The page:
Axillary surgery in women with sentinel node-positive operable breast cancer: a systematic review with meta-analyses
SpringerPlus volume 5, Article number: 85 (2016)
Traditionally, women with node-positive operable breast cancer have received complete axillary lymph node dissection (ALND), which is associated with significant morbidity, but recently less invasive alternatives have been explored. We conducted a systematic review of randomised controlled trials assessing alternative approaches to axillary surgery in patients with pathologically-confirmed sentinel node-positive operable breast cancer. We searched on 16/3/15 the Specialized Register of the Cochrane Breast Cancer group; CENTRAL; MEDLINE; PreMEDLINE; EMBASE; WHO International Clinical Trials Registry Portal; ClinicalTrials.gov; conference proceedings from ASCO and the San Antonio Breast Cancer meetings; checked reference lists and contacted authors to identify relevant studies. Double, independent study sifting, extraction, appraisal and summarising were undertaken using standard Cochrane Collaboration methodology. We included three studies (2020 patients) comparing ALND with sentinel lymph node dissection (SLND) to SLND alone, and two studies (1899 patients) comparing ALND to axillary radiotherapy (aRT). No differences in survival or recurrence were observed between ALND and SLND or aRT, but morbidity may have been increased in ALND, and all the results were subject to different biases, such as recruitment bias, performance bias, and outcome-reporting bias. Whilst it is encouraging that there appears to be no adverse effect on recurrence or survival, it will be appropriate to confirm these findings and provide additional data confirming quality of life effects and long term outcomes.
Current NICE Guidance for patients treated in the United Kingdom National Health Service makes the following recommendations:
Offer further axillary treatment to patients with early invasive breast cancer who:
have macrometastases or micrometastases shown in a sentinel lymph node.
have a preoperative ultrasound-guided needle biopsy with histologically proven metastatic cancer.
The preferred technique is axillary lymph node dissection (ALND) because it gives additional staging information.
Do not offer further axillary treatment to patients found to have only isolated tumour cells in their sentinel lymph nodes. These patients should be regarded as lymph node-negative (NICE 2009).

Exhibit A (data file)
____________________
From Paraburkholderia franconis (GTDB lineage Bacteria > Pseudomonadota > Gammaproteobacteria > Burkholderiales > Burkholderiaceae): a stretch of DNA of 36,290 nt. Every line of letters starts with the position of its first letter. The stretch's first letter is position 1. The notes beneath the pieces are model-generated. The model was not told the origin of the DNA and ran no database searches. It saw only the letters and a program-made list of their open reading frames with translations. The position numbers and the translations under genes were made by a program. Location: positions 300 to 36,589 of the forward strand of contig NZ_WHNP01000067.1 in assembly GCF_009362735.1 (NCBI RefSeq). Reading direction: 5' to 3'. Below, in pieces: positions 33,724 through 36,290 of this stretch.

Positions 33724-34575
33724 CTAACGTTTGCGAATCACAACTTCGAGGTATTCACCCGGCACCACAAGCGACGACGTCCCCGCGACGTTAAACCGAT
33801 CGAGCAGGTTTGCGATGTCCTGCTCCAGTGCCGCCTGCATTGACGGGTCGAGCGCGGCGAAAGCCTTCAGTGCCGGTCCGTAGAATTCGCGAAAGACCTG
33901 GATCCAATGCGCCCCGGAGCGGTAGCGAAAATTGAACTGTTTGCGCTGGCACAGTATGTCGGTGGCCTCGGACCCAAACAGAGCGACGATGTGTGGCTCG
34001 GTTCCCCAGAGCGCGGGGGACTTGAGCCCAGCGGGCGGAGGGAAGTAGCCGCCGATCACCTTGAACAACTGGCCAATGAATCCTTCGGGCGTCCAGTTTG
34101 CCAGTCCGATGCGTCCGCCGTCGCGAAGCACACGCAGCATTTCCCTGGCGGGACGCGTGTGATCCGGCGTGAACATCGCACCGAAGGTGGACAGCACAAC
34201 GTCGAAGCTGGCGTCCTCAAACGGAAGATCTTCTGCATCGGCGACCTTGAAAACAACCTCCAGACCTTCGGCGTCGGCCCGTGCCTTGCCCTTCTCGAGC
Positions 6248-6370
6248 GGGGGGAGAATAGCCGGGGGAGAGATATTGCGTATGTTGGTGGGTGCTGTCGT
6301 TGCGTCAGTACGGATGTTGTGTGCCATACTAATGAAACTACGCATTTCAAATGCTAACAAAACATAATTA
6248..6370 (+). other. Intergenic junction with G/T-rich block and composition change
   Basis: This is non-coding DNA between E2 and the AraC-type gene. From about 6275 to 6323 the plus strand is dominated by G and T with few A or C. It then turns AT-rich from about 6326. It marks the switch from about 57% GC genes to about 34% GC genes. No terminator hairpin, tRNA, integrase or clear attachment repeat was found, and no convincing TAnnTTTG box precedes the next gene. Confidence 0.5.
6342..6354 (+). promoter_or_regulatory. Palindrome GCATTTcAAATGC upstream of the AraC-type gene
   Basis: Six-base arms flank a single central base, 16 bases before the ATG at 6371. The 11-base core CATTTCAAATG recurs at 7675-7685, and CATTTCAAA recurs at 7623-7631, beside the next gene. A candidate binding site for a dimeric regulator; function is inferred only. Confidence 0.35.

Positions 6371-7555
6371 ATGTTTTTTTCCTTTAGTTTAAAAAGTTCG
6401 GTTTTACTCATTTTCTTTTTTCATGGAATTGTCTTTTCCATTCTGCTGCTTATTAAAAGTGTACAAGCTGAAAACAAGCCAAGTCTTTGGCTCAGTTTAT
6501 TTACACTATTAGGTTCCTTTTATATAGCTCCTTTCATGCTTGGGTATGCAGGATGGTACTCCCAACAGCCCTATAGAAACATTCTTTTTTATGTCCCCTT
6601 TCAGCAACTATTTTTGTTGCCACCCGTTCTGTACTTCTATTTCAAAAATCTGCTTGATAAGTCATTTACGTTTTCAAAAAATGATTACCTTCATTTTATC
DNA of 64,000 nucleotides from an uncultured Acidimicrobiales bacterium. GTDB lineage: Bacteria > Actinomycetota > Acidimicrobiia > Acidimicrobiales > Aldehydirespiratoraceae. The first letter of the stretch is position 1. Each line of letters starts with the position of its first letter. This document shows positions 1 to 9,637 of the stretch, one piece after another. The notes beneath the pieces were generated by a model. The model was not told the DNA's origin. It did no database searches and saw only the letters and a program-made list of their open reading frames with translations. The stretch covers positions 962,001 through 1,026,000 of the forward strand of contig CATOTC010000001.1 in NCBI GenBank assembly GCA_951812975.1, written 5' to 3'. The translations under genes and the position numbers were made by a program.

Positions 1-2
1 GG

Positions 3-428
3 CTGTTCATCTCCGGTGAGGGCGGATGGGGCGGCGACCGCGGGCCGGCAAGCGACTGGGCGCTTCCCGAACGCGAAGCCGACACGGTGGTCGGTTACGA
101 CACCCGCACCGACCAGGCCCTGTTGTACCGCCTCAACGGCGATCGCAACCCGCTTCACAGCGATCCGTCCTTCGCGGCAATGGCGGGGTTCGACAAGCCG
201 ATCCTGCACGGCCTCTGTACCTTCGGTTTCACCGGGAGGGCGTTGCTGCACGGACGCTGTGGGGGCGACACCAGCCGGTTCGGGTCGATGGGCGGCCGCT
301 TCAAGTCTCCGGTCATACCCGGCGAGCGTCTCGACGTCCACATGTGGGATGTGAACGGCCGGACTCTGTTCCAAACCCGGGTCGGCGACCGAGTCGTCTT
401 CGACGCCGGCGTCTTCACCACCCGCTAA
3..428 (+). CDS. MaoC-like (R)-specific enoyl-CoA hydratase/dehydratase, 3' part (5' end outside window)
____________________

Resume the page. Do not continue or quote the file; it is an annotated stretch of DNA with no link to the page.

This guidance was last updated in 2009 and is currently under review. Since then a number of studies have evaluated whether all patients identified as having metastatic breast cancer in the axillary sentinel nodes require completion axillary lymph node dissection (ALND) and whether radiotherapy might be an effective alternative to ALND in patients where further treatment is recommended following the identification of a positive axillary node. Traditionally complete or partial excision of axillary lymph nodes was common practice in the surgical treatment of patients with early breast cancer regardless of the presence or absence of metastatic disease. This provided information on likely prognosis and guidance on the selection of appropriate adjuvant therapies, including chemotherapy and radiotherapy, following mastectomy. Concerns relating to the morbidity associated with ALND, particularly arm swelling (lymphoedema), shoulder stiffness and neuropathic pain, resulted in the development of targeted procedures (sentinel lymph node biopsy [SNLB], axillary node sampling) designed to stage the axilla, with ALND only recommended for those patients where positive evidence of metastatic disease was identified. These techniques were shown to be associated with less morbidity in the group undergoing SLNB alone without any clear adverse impact on overall survival or disease free survival (Bromham et al.: Axillary staging for operable primary breast cancer (Cochrane Review), submitted). However, for those patients with a positive SLNB a second procedure (ALND) was required in most cases although preoperative molecular assessment or other techniques such as imprint cytology have been utilised in some centres to facilitate completion axillary node clearance as a single procedure in those found to have metastatic spread to the sentinel node/s.
The increased use of molecular markers (e.g. HER2, Oestrogen and Progesterone receptor status) has resulted in a reduced reliance on numerical axillary node status for adjuvant therapy decision-making and resulted in the proposal that ALND may not be indicated in patients with (limited) axillary node disease and, similarly, the proposal that radiotherapy might be associated with fewer side effects and similar outcomes to ALND.
To assess in a systematic review conducted and reported according to the PRISMA guidelines (Moher et al. 2009) the benefits and harms of alternative approaches to axillary surgery (including omitting such surgery altogether) in terms of overall survival; disease-free survival; local, regional and distant recurrences; short-term adverse events; and long-term complications in patients with pathologically-confirmed sentinel node-positive operable breast cancer.